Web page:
Community Involvement

Martha T. Smith Home for the Aged, 933 N. 25th St., North Omaha, Nebraska
The Martha T. Smith Home for the Aged was originally opened in 1913 as the Colored Old Folks Home. In 1921, it moved to 933 N. 25th St. and eventually took the name of its founder. It closed in 1961. Mrs. Williams was president of the board for a long time.

In the late 1890s, North Omaha was emerging as a social force for the entire city. African Americans began organizing in earnest to develop empowering social activities that would affect the entire culture they lived within. That’s probably what led the young Lucy Gamble to join the North Omaha Women’s Educational Society, where she provided an important if young voice. By the turn of the century, she also became a prominent member of community leader Ella Mahammitt’s Omaha Colored Women’s Club. Miss Gamble also wrote for Ella Mahammit’s The Enterprise, one of Omaha’s early Black newspapers.

From the 1930s through the late 1940s, Mrs. Williams served as the chairman of the board of Omaha’s Negro Old Folks Home. Honoring her husband’s legacy as founder of Omaha’s NAACP after he died, she was on the board of Omaha’s chapter in the 1930s and 40s. In 1948, Mrs. Williams was appointed to governing board of the Omaha Community Chest. Starting in 1927, she also served on the board of the segregated Near North Side YWCA through the 1940s. She was president of that board for several terms.

Personal Life

Mrs. Williams’ father, who was a noted Civil Rights activist in Omaha, died in 1910 in St. Paul. 23 years later, her husband died of a heart attack on Saturday afternoon, February 4, 1933.

Living in the church rectory at 1119 North 21st Street from 1901 to 1948, Mrs. Williams raised children, held social activities, hosted special guests and did much more at her home.

Rev. and Mrs. Williams had one son and two daughters. Their first child was Dorothy E. was born on October 26, 1902. Notably active in the church and throughout the community, Dorothy made history in Omaha by becoming the first black graduate of the University of Omaha in 1924. Dorothy married —– Isaac and lived in Tulsa, working as a librarian for several years. She died on October 8, 1963.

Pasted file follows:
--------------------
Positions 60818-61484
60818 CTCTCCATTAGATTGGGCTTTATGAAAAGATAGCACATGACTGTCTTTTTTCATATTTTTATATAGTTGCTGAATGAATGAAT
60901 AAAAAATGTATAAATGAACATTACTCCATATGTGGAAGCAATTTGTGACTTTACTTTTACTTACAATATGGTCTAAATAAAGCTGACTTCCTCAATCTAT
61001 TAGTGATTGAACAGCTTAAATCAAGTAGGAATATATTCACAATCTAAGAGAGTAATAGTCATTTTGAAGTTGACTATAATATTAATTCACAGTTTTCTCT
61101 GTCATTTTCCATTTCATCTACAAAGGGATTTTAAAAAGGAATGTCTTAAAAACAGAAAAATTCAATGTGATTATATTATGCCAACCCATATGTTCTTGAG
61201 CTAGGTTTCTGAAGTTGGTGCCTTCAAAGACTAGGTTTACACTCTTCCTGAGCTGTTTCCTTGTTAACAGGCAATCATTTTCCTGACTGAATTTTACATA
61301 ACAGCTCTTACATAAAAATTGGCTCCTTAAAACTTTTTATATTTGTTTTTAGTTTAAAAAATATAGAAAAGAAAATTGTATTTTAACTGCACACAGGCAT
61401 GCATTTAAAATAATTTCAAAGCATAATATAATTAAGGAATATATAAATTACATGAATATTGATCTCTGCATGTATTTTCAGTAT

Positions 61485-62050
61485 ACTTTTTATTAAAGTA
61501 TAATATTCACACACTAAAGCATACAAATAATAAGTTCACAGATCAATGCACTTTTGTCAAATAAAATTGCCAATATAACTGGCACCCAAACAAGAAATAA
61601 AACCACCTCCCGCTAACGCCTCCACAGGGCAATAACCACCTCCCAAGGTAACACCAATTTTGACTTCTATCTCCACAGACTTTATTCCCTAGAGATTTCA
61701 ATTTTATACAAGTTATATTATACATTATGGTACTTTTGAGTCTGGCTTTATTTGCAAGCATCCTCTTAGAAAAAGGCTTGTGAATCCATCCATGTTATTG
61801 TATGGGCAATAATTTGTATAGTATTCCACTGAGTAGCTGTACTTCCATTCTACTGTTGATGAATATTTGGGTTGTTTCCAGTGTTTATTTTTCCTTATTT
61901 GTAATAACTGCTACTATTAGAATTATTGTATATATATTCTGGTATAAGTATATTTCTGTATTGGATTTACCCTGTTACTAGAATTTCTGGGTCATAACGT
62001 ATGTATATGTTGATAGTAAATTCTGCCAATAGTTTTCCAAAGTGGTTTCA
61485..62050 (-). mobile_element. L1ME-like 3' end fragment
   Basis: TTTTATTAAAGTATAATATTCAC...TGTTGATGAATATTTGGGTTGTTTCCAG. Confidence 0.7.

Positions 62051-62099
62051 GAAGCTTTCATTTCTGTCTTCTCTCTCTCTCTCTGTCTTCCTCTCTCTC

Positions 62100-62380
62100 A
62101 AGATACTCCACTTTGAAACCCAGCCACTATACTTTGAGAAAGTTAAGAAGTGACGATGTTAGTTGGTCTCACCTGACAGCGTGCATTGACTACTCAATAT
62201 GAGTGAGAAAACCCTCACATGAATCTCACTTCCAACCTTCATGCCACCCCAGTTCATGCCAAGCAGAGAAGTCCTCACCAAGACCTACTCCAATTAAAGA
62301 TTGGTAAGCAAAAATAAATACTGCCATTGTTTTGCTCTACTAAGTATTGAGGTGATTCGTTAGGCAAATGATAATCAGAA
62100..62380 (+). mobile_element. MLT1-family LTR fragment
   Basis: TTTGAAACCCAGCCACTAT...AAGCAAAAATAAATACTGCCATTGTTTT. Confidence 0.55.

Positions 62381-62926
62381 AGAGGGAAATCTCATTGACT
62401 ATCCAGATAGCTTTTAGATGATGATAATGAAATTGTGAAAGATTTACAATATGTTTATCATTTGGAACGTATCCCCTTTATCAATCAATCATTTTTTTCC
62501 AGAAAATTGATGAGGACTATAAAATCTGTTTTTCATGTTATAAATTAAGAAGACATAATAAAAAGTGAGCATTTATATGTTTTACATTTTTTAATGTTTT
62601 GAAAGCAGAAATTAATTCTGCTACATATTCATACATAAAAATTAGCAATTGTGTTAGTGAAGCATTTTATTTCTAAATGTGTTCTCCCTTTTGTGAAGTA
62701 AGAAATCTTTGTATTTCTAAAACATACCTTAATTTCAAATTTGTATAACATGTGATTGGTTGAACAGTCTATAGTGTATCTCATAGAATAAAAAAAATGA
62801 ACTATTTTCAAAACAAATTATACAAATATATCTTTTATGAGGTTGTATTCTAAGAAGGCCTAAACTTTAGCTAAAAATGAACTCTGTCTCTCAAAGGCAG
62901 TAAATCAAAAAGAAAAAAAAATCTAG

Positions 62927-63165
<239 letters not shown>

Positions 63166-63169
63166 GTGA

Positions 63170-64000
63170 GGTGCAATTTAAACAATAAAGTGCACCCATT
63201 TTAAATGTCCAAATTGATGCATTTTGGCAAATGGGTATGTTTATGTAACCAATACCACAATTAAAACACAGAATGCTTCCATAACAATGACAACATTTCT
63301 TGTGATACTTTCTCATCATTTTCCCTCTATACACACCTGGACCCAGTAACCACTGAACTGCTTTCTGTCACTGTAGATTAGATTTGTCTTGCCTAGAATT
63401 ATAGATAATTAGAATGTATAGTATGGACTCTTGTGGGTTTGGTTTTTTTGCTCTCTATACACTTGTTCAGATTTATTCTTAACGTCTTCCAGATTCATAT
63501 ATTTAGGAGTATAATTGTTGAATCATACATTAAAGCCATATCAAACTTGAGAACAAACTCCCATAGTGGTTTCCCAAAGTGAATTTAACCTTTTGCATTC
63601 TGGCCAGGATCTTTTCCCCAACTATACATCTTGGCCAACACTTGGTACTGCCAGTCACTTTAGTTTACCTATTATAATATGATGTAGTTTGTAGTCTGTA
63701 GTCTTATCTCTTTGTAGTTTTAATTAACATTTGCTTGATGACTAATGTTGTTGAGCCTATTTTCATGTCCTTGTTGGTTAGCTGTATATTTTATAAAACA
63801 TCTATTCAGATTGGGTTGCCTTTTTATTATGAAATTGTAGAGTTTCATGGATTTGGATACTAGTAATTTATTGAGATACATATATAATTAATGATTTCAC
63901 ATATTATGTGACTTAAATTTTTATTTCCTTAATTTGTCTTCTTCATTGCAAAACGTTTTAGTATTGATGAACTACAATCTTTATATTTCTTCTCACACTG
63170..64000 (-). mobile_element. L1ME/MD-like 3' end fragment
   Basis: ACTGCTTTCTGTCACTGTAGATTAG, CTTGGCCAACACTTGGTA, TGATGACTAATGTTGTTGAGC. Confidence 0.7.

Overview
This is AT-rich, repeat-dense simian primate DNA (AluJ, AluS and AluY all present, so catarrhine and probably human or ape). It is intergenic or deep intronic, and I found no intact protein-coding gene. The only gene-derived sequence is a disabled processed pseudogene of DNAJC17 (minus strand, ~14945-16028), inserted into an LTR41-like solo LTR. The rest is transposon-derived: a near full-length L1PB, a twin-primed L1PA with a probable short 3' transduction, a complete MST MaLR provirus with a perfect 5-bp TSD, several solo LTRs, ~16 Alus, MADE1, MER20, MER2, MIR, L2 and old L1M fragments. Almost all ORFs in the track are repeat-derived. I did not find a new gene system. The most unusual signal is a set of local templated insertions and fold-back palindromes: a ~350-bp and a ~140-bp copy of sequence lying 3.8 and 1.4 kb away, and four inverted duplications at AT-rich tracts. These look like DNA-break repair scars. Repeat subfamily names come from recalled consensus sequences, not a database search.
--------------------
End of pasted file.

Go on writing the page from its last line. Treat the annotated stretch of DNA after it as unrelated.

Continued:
Their son Worthington L. was born in 1905. He lived around Omaha and worked a variety of labor and professional jobs throughout his life. Around 1935, he moved to Baltimore to work for the Baltimore Afro-American newspaper. However, after a long illness, Worthington came back to North Omaha and died in the city at age 39 in 1944.

Their daughter Catherine E. was born in April 1912. She married Arnold D. Walker in 1935, and the couple moved to Cincinnati. I haven’t found more information about her life yet.

After her husband died in 1933, Mrs. Williams moved to live with her son Worthington in his home at 2416 Miami Street. When he moved away she stayed at the address, and lived there until he died. She then lived with her daughters, first with Catherine in Cincinnati, then with Dorothy in Tulsa.

In 1948, Mrs. Williams’ longtime home, the St. Philips rectory, was physically moved from North 21st to 2712 Franklin Street as part of the Near North Side redevelopment plan. Apparently it was demolished with the development of Highway 75 though, and there’s no sign of it today. The church was demolished in that same era, and today there’s no historical marker, signage or other physical record of Mrs. Williams’ lifelong home at St. Philip’s Episcopal Church.

There are conflicting reports of where Mrs. Williams died on August 26, 1956. The Omaha Star reported that it happened at her daughter Dorothy’s home in Tulsa, while the Omaha World-Herald claimed it happened at their daughter Catherine’s home in Cincinnati.

Rev. Williams and Mrs. Williams are buried in Forest Lawn.

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Published by Adam Fletcher Sasse

I am the editor of NorthOmahaHistory.com, the author of North Omaha History Volumes 1, 2 & 3, and the host of the North Omaha History Podcast.

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1 Comment

  1. Anyone have any pics or remember the bar on 30th St it was called the lazy dude. I think . RITE where us bank sits across from Burger King n KFC . And there are as Apt.right were family fare is now . Too . That I grew up in. Anyone have any pics of either or,,? I love to see them m thank u

    On Sat, May 11, 2019, 10:00 AM North Omaha History wrote:

    > Adam Fletcher Sasse posted: ” Lucinda Anneford Winifred Williams nee Lucy > Gamble (1875-1958) was the first African American teacher in the Omaha > school district. Later the wife of a successful Episcopal minister, she was > also the mother of three children. Lucy was a dedicated church ” >